3. On page 147, the author talks about being more aware of the pain of others. How do you feel your infertility has affected your relationship with others?

I like to think that my heart has gotten a little bigger. That I now realize that something that might come easily for me may not come easy for anyone else. I am SO cautious of my words when talking to other people who do not have children, as I'm so afraid that they are dealing with some sort of IF issue. And I'm becoming more much vocal and honest about our struggle. Because, ya know, it's really nothing to be ashamed of. So many people deal with it. And the more you get it out there, the more people talk about it, the more people won't feel so damn isolated while going through it.

As a side note, since I follow along on Jenna's blog, I love knowing that she did get her happy ending. She has adopted a BEAUTIFUL baby girl named Anna, and I think she has pretty much made all Jenna's dreams come true. It's been quite an honor to have followed along on her journey.

Hop along to another stop on this blog tour by visiting the main list at Stirrup Queens ( You can also sign up for the next book on this online book club: Eat, Pray, Love by Elizabeth Gilbert


Ellen K. said...

Interesting, your comment "I just blame time." We spent nearly 4 years TTCing before trying IVF/ICSI, so my perspective is a bit different. I do think that the infertile person has to make the greater accommodations, but I've also been witness to the extraordinary, repeated insensitivity of others -- the "suck it up" mentality, the officiousness.

JuliaS said...

As the pp, I also was struck by your comment "I just blame time." Time holds so much power sometimes! Time is what has made my losses easier to live with, but also makes me sad when I realize how much of it has passed. I review all that has happened and compare that to what might be today had things gone differently. The more time that went on while I repeatedly failed also made things difficult to bear. It seemed to take so long to reach success and yet, now I look back after time's passing and think, "wow, we got off pretty easy in some respects." Though - at the time it didn't seem easy!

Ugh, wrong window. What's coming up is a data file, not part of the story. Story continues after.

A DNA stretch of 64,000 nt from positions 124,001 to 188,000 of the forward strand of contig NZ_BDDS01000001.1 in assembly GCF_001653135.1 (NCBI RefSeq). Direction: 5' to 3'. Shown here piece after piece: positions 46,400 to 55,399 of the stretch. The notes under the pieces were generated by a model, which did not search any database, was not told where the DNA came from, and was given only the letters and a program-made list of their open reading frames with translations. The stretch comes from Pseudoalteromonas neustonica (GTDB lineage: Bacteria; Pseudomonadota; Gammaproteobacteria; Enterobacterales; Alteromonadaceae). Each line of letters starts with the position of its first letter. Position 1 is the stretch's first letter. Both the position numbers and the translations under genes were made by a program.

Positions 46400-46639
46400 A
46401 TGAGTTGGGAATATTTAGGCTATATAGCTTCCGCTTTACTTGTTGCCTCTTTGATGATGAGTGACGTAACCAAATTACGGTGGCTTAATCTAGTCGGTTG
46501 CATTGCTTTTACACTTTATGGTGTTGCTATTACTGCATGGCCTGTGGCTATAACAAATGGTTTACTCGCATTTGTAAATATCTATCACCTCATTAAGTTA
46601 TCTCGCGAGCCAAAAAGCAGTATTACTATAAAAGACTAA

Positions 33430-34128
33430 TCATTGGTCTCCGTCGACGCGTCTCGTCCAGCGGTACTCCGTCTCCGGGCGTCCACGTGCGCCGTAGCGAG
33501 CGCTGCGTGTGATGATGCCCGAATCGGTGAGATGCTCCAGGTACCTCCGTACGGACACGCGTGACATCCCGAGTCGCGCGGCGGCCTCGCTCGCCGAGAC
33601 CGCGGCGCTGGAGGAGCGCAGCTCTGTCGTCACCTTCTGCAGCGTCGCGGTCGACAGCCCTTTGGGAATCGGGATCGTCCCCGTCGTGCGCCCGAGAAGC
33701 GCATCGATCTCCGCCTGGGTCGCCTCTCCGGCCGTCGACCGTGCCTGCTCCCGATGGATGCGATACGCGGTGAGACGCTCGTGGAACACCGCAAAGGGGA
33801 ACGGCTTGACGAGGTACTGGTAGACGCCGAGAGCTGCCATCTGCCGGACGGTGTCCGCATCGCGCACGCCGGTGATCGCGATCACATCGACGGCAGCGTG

Sorry - that was rambly and probably didn't make much sense - you just really got me thinking!

Thanks for sharing your thoughts!

loribeth said...

Yep -- time can heal, but it can also hurt when it just keeps going by & nothing is happening (& you just keep getting older & older). Thanks for adding your perspective!

Deb said...

As others said Time is a tricky thing and you bring up a good point that sometimes the longer the road the more bitter people become but as JuliaS said Time can make the things easier to deal with... but unfortunately there isn't an unlimited amount of time to go through this. For me, I think that is the hardest thing because time is passing more quickly these days and there isn't a whole lot of time left to see our dream fulfilled.

Anyhow, great responses. Thanks for sharing! :)

Samantha said...

I think you are right - people dealing with IF do have to learn how to cope in a fertile world, because there will always be children there to remind them, it's just an integral part of life. But like Ellen K. said, people can also learn to be more sensitive to you and how to respond to losses. I think Jenna covered this beautifully at the end of the book.

Time is a funny thing. I know things were easier for me earlier in my treatments, so I think you have a point, but I also know different people react with different levels of intensity to handling their infertility.

Lollipop Goldstein said...

I love the line about your heart having got a little bigger. It's like lemonade amongst the lemons. Maybe when you're not really thirsty and you would rather have a different drink than lemonade, but hey, liquid is liquid and...

This analogy isn't going very well. But I did love that thought.

anita said...

"For me, this book was easy to read. When you aren't in the throws of your IF journey, or you have found your "happy ending" so to speak, I think its much easier to read about someone else."
I felt the same way and wondered how I would have felt reading the book if we didn't have the boys.

Thanks for sharing your thoughts.

The Burger Blog said...

Wow! Sounds like a great book, I so could relate to what you were saying along with what she is saying.